Tuesday, September 22, 2009

Oct2008 NJDHSS phone conversation passes the buck

October 17, 2008
Topics include why the Health Department has not ensured an adequate thimerosal-free vaccine supply, anaphylactic shock as an adverse reaction, and safely handling biologicals in the chip aisle of the grocery store.
Co-founder of the NJCVC, Maureen Drummond called Heather Howard, explaining that she represented thousands of Coalition members across NJ with concerns over the new flu shot mandate. Angela Sorrells-Washington, Program Manager, NJ’s Vaccine Preventable Disease Program returned the call a few days later and the following was discussed:

When asked why the Health Department has not ensured an ample supply of thimerosal- free flu shots across NJ? Ms. Sorrells responded that they “cannot tell doctors to use one product over another.”
Options were actually few if a pediatrician was in fact trying to avoid administering regular flu shots to his patients, which are loaded with 25 mcg of thimerosal (an amount the EPA says exceeds the safe, allowable mercury limit for a 550 pound person). They could either buy the live virus Flumist vaccine (which many oppose) or the Sanofi FluZone single dose vials or pre-filled syringes. While Sanofi is the only manufacturer licensed to sell flu shots in America for the 6 month- 2 year old population, it is interesting to note that the clinical trials performed to bring their product to market were conducted during the 2003-2004 flu season. In the 6-24 months old group, clinical trials were conducted on only NINETEEN (19) children, although the vaccine will be given to millions! As the flu shot formulations change every year, NJCVC questions whether testing Fluzone on just TWELVE (12) children in the 2-3 years old age group, and then following the trial participants for just THREE (3) days after their flu shot, consists of a thorough and efficient safety review process by the FDA. In fact, during the post-approval use of Fluzone, reports of events from patients who received the shot include: anaphylaxis, blood & lymphatic disorders, immune system disorders, convulsions, facial palsy/ tics, and vascular, respiratory and skin disorders among others. Every package insert for every vaccine states that vaccinating mass populations will reveal adverse reactions not observed in the clinical trials.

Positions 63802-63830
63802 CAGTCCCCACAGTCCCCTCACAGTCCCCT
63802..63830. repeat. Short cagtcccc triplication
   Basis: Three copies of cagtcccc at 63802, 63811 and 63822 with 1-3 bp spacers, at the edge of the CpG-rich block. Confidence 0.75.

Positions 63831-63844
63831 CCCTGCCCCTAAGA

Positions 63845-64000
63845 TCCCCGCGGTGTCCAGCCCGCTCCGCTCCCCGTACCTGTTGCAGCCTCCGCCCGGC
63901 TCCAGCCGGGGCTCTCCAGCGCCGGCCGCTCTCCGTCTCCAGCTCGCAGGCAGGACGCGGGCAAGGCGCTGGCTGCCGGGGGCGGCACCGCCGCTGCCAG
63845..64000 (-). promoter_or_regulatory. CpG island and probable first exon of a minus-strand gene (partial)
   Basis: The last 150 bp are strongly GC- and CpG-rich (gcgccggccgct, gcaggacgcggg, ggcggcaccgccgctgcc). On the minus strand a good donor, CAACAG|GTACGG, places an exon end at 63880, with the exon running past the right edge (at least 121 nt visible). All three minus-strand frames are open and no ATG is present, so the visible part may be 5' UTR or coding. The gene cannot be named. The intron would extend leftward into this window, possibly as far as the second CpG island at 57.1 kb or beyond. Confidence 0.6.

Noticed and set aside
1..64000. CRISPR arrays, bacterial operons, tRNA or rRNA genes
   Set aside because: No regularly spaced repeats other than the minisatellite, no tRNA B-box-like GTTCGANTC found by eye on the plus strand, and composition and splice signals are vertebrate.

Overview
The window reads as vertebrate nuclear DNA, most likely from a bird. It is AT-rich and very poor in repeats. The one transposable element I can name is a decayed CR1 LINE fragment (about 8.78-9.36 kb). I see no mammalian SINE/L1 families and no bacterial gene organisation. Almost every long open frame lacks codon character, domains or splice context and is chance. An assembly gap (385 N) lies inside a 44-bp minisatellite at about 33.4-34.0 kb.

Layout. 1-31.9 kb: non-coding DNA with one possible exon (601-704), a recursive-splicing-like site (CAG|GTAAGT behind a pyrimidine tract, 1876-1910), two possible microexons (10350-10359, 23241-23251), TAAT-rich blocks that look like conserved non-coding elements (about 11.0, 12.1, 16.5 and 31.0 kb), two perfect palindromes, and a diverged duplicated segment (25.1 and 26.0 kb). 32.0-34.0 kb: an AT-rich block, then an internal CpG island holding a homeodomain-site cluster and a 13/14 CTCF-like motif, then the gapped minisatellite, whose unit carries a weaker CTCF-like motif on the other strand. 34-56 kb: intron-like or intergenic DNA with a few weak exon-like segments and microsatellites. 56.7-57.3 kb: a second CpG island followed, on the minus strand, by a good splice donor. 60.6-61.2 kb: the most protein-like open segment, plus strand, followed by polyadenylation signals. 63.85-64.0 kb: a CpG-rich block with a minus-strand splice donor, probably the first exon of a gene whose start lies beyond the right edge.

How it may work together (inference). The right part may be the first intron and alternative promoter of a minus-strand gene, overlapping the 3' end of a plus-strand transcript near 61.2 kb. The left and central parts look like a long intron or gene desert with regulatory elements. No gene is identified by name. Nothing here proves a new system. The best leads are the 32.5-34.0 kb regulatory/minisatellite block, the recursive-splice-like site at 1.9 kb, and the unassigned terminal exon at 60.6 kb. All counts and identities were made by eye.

Regarding sketchy availability of the thimerosal-reduced flu shots, Ms. Sorrells suggested that if one's regular pediatrician doesn’t have them, to look outside of the practice.
Few parents are eager to start shopping a la carte medical care for their children. Their pediatrician knows their child, and will be best able to track reactions. Ms. Sorrells said that if any parents were having trouble locating a thimerosol-free flu shot that they should contact the office and that the NJDHSS would help them find it.

Every package insert for the influenza vaccines lists as a contraindication, an allergy to eggs. How would a parent know if their child is allergic to eggs when most 6 month olds are not eating solid food yet? The risk of reaction is anaphylaxis. Ms. Drummond told Ms. Sorrells that NJCVC thought this posed a greater and disproportionate risk for those infants whose potential allergies may not yet be determined.
Ms. Sorrels suggested that children’s health and safety is ultimately up to the parents, and that it is possible to test for allergies, however, that is not routinely done unless evidence of allergies emerge. Allergy testing would also be an out of pocket expense borne by concerned parents.

Regarding flu shot clinics being held across NJ in drug and grocery stores, Ms. Drummond asked Ms. Sorrells what sort of regulation or oversight is carried out by the Health Department. The possibility of a multi-dose vial of mercury-containing vaccine breaking in the chip isle of the grocery store was specifically raised.
Ms. Sorrells offered that the protocol for biological agent cleanup is that the area would have to be cleared and that a masked and gloved person would have to clean up the broken glass and spilled components and then disinfect the area with whatever was appropriate to that substance. When asked how it would be determined safe for people to enter the area again considering airborne material that cannot be accounted for, Ms. Sorrells deferred that protocol to the Occupational Safety and Health Administration, OSHA, because the store is a place of business.

In a separate conversation with an industrial hygienist at OSHA, Maureen explained her earlier conversation with Angela Sorrells and related the fact that they claimed no regulation nor oversight where influenza vaccine is distributed in retail stores. He expressed surprise and wondered why the Health Department would defer to OSHA, as they are only responsible for the safety of employees in the workplace in the private sector. He hoped they were using sharps containers as required for all hazardous medical waste, however, without public health oversight, how would we know? When asked if OSHA could step in to check it out, he said their role is enforcement. An employee would first have to file a complaint expressing concern over safety hazards in the workplace. With regard to a vial of vaccine breaking on the floor of the grocery store; OSHA would be required to follow Centers for Disease Control and Prevention protocols for cleaning up blood borne pathogens, involving sealing off the area, and utilizing gloves and respirators.

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